Express & Star

Black Country hospital trust celebrates donating hundreds of prosthetic limbs to good causes

A hospital trust has celebrated donating a limestone number of prosthetic limbs to disadvantaged people in Africa.

From left: Dawn Crofts, clinical lead (RWT), Sue Hayes, specialist occupational therapist (RWT), Neula Hilton (Legs4Africa), Ray Smith, prosthetic technician, and Kaltoum Hamdani, prosthetic technician.

Wolverhampton's amputee rehabilitation service has reached a landmark number of charity donations – seeing hundreds of African people become more mobile with the aid of prosthetics.

Donations of artificial legs from the Royal Wolverhampton NHS Trust's Maltings Mobility Centre, near Wolverhampton city centre, have reached their highest amount since the charity Legs4Africa (L4A) started collecting data in 2019, with 225 prosthetic legs donated to date.

Project Get Legs to Africa 2023 allows L4A to collect unwanted legs from hospitals across the UK, Europe, USA and Canada, dismantling them into their usable components.

L4A then ships the parts to orthopaedic workshops across the sub-Saharan Africa region, where prosthetists and technicians use them to build or repair legs at a highly reduced price.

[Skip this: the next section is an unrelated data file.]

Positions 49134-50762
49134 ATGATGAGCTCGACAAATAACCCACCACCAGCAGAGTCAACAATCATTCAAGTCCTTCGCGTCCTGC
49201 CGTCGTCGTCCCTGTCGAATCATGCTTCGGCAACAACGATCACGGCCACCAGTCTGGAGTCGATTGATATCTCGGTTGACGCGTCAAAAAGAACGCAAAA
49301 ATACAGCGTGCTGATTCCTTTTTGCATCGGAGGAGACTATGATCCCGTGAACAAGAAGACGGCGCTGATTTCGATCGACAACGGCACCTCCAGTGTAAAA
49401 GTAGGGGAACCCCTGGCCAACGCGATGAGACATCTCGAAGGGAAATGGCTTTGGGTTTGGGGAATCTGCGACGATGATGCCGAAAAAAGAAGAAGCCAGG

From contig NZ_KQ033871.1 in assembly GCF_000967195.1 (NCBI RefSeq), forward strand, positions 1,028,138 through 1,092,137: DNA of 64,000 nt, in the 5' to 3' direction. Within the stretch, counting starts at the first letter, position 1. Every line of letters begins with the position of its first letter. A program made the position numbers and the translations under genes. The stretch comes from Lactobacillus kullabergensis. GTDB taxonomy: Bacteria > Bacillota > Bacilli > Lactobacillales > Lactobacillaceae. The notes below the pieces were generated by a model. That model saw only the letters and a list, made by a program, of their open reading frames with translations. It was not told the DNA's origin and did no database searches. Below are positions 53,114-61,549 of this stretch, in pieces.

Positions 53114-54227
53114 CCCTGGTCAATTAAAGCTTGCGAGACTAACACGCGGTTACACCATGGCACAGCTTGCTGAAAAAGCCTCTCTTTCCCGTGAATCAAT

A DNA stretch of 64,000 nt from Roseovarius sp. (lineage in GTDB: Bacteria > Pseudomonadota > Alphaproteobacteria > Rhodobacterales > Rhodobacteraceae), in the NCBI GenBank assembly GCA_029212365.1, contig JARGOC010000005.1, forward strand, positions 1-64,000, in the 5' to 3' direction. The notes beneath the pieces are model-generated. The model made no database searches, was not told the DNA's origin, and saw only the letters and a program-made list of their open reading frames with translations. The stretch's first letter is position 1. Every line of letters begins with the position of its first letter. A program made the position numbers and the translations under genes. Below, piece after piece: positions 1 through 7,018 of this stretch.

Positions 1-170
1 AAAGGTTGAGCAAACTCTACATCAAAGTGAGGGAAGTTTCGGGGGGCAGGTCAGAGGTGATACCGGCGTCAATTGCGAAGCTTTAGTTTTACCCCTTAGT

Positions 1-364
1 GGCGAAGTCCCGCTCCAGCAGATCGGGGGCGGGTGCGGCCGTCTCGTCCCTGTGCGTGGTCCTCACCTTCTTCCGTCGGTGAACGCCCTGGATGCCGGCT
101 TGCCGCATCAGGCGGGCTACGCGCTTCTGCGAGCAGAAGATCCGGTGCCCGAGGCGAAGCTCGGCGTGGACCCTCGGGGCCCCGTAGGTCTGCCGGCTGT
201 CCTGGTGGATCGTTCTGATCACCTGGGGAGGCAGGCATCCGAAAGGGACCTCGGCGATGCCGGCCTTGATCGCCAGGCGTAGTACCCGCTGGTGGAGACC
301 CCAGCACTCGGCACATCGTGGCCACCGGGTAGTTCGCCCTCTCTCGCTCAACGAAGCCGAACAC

Lou Tisdale, clinical specialist physiotherapist in amputee rehabilitation at the Maltings Mobility Centre, said: "Wolverhampton's Limb Absence Rehabilitation service is always pleased to support Legs4Africa.

"When limbs are returned to us by patients no longer able to benefit from them or by a bereaved family I know it’s reassuring to those individuals that the parts will be used to promote independence in others."

Amputees in Uganda, Kenya, Rwanda, Senegal and Gambia have befitted from the donations of over 15,000 prosthetic legs since the charity started a decade ago.

Maurice Rondo, prosthetist/orthotist at AJMA Orthopaedic Services, Tanzania, said: "By receiving L4A prosthetic leg components, AJMA has reached the most vulnerable people in rural areas.

"These areas are lacking orthopaedic services and most amputees couldn’t afford to pay for prosthetic feet as well as travel costs to reach orthopaedic centres. In 2023, through L4A, 60 amputees are getting prosthetic legs at a very low cost."